With Conor McGregor having won only one of his last three fights in the Octagon, and only three of his last seven in combat sports, many believe it’s do-or-die for the Irishman in the upcoming trilogy bout with Dustin Poirier.
The third fight is set to take place at UFC 264 on Saturday 10 July at the T-Mobile Arena in Las Vegas, just three months away. Both athletes have recently confirmed their participation via social media.
The Notorious took to Twitter to announce the news and make his game plan crystal clear: “adjust and absolutely f*cking destroy!”
In the first fight between the two men back in September 2014, Conor scored an impressive knockout just 1 minute and 46 seconds into the first round. In the rematch at UFC 257 in January 2021, Dustin returned the favour with a brutal TKO in the second round after a series of leg kicks completely broke McGregor’s base.
With the score now set at one apiece, the trilogy bout will decide once and for all who the better mixed martial artist is, as well as their ranking and stature in the fluid lightweight division, where the winner will more than likely challenge for the title next against either Michael Chandler or Charles Oliveira.
But is there even more at stake than this for the man who calls himself Mystic Mac?
Whisper it softly, but there are rumblings in MMA circles that if Conor McGregor loses this next fight, he is ‘finished’ as a top contender and top draw in the UFC.
Conor McGregor’s recent record
After Conor’s incredible initial run in the UFC in which he blitzed his way through the featherweight division with seven straight wins, his more recent record in the company at lightweight and welterweight poses some questions.
- McGregor vs. Diaz – Submission (5 March 2016)
- McGregor vs. Diaz – Decision Win (20 August 2016)
- Alvarez vs. McGregor – KO/TKO Win (12 November 2016)
- Nurmagomedov vs. McGregor – Submission (6 October 2018)
- McGregor vs. Cerrone – TKO Win (18 January 2020)
- Poirier vs. McGregor – KO/TKO (23 January 2021)
We also can’t forget his 10th round TKO loss to Floyd ‘Money’ Mayweather on 26 August 2017 in his first and only professional boxing match, although the jury is still out on whether that appearance actually did more for his star power and appeal in combat sports, in terms of transcending MMA and being thrust into the mainstream.
If Conor loses the trilogy bout with Poirier, he will have lost 5 of his previous 8 fights in combat sports, which doesn’t sit pretty with his self-proclaimed status as ‘the face of the fight game’.
We’ve seen it before with big-name fighters: results don’t go their way, their star starts to wane and their appeal weakens quickly. The fight business is a fickle game – just ask the likes of Anderson Silva, Ronda Rousey and Jose Aldo.
While Conor is still comfortably the pay-per-view king, the biggest draw in the UFC and the biggest star in MMA, there might be more riding on this fight than just the lightweight division’s crazy see-saw of current title contenders.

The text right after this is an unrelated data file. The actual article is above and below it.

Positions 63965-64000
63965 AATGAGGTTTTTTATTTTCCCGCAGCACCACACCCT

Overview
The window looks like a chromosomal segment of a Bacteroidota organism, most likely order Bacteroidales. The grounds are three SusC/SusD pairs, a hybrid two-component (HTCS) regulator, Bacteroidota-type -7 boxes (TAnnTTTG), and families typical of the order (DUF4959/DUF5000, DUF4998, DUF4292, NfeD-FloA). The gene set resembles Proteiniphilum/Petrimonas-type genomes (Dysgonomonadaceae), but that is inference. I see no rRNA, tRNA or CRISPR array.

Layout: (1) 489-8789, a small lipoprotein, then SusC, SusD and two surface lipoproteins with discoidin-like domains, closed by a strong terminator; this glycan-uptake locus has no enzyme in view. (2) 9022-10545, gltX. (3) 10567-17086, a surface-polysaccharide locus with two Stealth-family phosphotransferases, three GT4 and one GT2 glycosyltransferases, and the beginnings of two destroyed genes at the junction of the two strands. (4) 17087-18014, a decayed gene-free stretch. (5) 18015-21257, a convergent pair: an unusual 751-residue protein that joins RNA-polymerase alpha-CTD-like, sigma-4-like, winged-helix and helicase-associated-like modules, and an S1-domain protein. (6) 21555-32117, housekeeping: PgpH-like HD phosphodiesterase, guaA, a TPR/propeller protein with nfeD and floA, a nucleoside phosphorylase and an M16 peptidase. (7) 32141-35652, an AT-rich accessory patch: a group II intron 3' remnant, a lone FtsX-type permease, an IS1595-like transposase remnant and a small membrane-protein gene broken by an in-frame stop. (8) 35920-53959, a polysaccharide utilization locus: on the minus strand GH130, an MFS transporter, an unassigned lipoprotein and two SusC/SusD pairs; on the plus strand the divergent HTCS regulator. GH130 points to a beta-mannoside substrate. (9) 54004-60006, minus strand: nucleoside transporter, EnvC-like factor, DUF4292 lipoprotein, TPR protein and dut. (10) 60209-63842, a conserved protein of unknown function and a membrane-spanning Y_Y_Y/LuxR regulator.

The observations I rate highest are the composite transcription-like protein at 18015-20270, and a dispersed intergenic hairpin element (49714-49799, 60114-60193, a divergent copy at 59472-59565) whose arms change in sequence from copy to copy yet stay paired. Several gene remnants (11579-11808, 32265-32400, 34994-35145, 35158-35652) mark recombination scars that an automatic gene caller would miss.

Can Conor make the necessary adjustments?
With legacy on the line, the former Champ Champ is not taking preparation lightly.
“My ufc debut I found out 9 weeks out. I took a week to get right from not training/partying, and then 8 weeks out I moved to my sisters apt which was close to the gym. I woke up, trained, walked back to apartment, ate my meals and rested, trained again, back to apt, sleep, repeat.
Double skills work. I also didn’t take rest days unless I absolutely had to. Not one. Not even a Sunday. I will take this approach again for my comeback fight. I didn’t become ufc champ champ with this method but I did become ufc 145 champion. Also the cage warrior champ champ.”– Conor McGregor
His post-fight assessments are always interesting to read, especially since one can tell that they are authentic and genuine, coming from the man himself, and always full of martial arts insight and context:
With the leg-kick strategy employed by Dustin Poirier in the last fight, Conor knows he needs to adjust his approach and his stance. The mind-games and trash talk have already begun between the two.
One thing we do know is that McGregor does have the ability to analyse a loss, make the required adjustments and come back to put on a performance and get the W.
After his loss against Nate Diaz, his first in the UFC after moving up two weight divisions on short notice, he went away and completely changed his preparation, upgraded his fight camp, corrected his weight, nutrition, cardio, and obsessively corrected all aspects of his arsenal to successfully out-strike and outlast the Stockton boxer and triathlete over 5 championship rounds, in one of the greatest fights in UFC history.
The question is, can he do it again, and if he doesn’t, will it mean the beginning of the end, and a fade away into obscurity for mixed martial arts’ most enigmatic messiah?